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I've had my St. Jude since 8/21/91. Nowhere near a record for this one - it was fairly standard issue by the time I got it.

Of course, this one may have been special. It was taken from a Chimpanzee who died from eating too many rotten bananas, sterilized, cleaned, and put into this other simian's chest.
 

dick0236

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Italian surgeons discover 'world's oldest heart valve' in woman
Prosthesis was implanted by the pioneering doctor Christiaan Barnard 50 years ago...
Not so. This lady had surgery in 1969. I had surgery Aug. 16, 1967. No big deal but I still have "bragging rights". Since she is now about 60 and I am 83 she probably will have "the oldest valve" someday. BTW, mine is documented by Edwards Lifesciences:
Implant date: 16-Aug-1967
Model: UNK-STARREW
Serial No.: UNK-178

Goes to show how long mechanical valves can, and do, last. Wouldn't surprise me if there are a few valves that were implanted in the early/mid '60s that continue to clickety click. :LOL:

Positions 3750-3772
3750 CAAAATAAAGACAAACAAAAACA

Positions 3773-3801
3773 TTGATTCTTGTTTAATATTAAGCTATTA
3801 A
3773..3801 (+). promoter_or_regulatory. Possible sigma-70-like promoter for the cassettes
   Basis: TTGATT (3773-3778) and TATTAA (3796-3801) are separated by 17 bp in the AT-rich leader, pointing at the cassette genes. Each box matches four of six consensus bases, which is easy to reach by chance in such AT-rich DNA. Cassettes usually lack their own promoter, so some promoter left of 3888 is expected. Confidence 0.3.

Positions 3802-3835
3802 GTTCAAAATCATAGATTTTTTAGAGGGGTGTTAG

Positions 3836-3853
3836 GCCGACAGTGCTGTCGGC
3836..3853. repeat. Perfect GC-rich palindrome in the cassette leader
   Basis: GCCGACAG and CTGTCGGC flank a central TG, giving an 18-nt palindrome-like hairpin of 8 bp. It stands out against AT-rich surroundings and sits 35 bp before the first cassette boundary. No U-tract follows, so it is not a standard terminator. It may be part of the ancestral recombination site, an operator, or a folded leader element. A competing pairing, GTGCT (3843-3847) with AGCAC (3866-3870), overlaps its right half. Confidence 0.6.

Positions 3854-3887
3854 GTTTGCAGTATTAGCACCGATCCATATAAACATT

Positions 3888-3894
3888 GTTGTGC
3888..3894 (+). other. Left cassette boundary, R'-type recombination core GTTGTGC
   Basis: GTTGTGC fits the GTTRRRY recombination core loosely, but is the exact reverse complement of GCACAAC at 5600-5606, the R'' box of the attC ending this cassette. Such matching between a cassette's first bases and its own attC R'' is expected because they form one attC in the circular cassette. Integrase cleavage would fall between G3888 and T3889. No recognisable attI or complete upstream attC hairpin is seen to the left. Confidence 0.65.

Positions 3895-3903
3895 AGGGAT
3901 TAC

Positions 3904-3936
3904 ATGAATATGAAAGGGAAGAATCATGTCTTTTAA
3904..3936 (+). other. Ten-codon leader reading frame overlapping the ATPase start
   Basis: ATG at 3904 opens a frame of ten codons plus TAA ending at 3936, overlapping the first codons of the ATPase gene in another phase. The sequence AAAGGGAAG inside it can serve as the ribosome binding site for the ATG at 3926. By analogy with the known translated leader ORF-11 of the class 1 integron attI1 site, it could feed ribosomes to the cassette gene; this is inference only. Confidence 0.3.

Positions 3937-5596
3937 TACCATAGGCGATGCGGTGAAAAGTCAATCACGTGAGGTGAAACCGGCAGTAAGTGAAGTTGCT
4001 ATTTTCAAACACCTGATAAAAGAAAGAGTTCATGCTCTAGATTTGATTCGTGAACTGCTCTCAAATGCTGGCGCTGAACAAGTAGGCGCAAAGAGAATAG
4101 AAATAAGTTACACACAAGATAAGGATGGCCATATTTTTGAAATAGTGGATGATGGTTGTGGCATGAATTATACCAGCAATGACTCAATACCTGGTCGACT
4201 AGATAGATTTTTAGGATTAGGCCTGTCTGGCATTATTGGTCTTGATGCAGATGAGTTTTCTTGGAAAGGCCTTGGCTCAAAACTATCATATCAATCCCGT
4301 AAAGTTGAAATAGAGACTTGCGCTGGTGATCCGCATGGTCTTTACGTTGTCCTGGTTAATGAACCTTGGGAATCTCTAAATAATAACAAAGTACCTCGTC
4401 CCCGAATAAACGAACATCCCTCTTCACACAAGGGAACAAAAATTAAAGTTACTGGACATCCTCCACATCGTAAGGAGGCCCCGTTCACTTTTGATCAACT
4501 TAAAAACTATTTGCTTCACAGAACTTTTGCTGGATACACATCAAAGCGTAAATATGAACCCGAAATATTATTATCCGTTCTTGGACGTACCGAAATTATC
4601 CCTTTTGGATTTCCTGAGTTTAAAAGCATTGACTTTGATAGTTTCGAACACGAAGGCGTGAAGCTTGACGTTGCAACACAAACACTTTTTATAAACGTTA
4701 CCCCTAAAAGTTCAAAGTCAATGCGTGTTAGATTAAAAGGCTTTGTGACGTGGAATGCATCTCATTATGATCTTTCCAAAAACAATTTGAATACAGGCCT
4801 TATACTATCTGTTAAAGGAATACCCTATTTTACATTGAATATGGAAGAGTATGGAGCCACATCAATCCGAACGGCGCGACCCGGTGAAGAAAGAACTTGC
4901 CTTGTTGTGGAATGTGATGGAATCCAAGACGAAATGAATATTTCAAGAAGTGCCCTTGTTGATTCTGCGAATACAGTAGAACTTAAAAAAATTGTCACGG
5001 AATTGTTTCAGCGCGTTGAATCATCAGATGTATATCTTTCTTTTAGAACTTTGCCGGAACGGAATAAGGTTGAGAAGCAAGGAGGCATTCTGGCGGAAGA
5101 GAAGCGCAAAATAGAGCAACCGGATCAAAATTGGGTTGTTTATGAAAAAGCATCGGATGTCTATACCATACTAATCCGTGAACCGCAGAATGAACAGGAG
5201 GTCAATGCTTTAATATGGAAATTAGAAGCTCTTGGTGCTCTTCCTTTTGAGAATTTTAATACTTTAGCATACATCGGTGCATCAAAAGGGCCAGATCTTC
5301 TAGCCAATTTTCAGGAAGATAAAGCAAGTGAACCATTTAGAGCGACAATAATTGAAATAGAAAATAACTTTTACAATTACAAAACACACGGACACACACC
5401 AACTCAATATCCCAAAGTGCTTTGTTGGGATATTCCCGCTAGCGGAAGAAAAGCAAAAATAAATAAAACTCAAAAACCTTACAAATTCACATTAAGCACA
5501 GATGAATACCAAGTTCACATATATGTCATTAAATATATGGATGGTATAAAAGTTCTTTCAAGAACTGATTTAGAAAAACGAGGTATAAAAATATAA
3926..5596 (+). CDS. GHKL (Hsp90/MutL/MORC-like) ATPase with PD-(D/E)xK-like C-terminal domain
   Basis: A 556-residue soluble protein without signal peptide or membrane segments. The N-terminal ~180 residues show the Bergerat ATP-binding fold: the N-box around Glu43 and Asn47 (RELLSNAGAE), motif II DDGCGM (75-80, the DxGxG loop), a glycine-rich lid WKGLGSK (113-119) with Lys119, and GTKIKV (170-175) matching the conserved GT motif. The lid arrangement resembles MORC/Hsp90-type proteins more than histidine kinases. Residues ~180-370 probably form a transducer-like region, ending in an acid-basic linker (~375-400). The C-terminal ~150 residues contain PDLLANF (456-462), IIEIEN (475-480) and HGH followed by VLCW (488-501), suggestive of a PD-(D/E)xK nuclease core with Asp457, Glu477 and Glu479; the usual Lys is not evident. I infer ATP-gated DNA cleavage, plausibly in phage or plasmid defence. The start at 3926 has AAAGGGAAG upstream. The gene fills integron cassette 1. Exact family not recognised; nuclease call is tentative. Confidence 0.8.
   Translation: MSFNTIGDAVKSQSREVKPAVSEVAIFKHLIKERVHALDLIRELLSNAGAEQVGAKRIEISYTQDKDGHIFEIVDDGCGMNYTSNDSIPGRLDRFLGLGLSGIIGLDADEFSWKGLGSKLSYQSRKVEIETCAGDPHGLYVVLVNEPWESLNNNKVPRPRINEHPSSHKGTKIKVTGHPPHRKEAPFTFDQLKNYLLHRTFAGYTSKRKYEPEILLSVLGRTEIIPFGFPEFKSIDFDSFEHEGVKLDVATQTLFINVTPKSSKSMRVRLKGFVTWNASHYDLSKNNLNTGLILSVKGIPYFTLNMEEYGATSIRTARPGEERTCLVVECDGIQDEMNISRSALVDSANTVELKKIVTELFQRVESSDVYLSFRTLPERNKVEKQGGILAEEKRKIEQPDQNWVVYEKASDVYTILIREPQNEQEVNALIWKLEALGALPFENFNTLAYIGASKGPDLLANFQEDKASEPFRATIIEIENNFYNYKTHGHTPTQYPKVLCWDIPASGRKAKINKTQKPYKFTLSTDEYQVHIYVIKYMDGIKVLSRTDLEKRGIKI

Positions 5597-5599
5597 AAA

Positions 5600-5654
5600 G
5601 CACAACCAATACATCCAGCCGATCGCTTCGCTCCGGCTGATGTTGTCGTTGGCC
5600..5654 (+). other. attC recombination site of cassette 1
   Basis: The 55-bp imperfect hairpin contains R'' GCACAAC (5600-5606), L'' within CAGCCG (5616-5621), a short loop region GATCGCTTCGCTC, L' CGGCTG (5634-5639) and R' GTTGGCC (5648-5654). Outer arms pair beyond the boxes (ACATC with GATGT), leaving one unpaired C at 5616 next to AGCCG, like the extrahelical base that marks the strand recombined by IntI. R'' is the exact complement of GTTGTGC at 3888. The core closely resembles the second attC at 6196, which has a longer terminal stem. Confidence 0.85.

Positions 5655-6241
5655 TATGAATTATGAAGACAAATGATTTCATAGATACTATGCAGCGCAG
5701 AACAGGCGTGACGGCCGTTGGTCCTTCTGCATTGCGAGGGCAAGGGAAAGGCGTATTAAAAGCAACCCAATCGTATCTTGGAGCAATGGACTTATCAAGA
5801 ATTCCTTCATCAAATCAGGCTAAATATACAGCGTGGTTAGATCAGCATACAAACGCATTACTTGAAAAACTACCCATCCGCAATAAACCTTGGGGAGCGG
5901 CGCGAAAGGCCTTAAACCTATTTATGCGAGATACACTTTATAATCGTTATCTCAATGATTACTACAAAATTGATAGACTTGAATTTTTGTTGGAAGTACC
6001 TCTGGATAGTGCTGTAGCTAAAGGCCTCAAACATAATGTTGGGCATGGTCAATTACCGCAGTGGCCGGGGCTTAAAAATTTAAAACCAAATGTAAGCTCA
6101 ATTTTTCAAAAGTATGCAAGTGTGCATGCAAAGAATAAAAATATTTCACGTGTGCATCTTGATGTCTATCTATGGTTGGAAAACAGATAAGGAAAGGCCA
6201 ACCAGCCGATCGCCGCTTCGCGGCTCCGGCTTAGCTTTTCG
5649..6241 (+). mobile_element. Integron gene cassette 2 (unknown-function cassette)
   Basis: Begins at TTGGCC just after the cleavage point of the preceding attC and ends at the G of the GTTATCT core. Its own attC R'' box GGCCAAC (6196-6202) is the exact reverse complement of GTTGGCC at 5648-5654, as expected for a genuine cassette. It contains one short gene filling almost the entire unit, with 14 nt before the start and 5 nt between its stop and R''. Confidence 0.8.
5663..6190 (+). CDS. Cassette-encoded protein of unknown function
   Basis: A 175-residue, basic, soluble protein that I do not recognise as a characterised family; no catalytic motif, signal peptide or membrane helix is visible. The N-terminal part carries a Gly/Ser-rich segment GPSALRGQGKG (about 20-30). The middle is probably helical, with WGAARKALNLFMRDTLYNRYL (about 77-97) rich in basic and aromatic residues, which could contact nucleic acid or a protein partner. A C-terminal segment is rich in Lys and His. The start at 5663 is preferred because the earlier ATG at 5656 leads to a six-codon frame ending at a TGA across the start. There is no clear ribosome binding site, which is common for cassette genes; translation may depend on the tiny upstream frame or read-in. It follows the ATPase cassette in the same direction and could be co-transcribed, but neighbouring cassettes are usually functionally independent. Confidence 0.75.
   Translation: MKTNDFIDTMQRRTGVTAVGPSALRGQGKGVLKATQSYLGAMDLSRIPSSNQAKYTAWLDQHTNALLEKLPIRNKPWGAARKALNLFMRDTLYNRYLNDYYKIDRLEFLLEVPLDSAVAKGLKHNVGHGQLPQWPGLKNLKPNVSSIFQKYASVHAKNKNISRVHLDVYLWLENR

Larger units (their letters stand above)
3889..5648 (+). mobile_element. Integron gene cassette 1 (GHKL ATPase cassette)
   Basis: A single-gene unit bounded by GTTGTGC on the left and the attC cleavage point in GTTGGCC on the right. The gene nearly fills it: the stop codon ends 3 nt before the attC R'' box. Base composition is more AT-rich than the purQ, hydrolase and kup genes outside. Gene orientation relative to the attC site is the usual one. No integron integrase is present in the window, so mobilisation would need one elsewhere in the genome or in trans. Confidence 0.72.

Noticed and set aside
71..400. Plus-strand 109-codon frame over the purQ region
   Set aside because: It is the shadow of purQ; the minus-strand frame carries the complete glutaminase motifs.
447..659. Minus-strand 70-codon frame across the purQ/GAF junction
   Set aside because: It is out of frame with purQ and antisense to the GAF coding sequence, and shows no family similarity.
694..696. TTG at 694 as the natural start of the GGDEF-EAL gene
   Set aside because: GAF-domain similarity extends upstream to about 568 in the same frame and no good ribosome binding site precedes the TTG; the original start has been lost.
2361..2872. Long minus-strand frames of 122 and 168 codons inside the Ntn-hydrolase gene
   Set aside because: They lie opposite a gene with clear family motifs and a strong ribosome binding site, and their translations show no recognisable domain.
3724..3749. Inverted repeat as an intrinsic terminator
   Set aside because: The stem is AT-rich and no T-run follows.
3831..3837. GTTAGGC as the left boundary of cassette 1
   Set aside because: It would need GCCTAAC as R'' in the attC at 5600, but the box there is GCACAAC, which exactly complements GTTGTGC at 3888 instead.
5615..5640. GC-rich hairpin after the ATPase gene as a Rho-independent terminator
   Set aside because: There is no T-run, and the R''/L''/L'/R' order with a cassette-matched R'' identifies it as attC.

ottagal

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Not so. This lady had surgery in 1969. I had surgery Aug. 16, 1967. No big deal but I still have "bragging rights". Since she is now about 60 and I am 83 she probably will have "the oldest valve" someday. BTW, mine is documented by Edwards Lifesciences:
Implant date: 16-Aug-1967
Model: UNK-STARREW
Serial No.: UNK-178

Goes to show how long mechanical valves can, and do, last. Wouldn't surprise me if there are a few valves that were implanted in the early/mid '60s that continue to clickety click. :LOL:
Good point dick0236! You are our hero and get to own that record! I wonder if they were referring to the longest valve being in a woman (gender!)???? Well, we should contact the Guardian and let them know they got it wrong or that is the record for a 'woman'. I wonder what valve she has in the mitral position?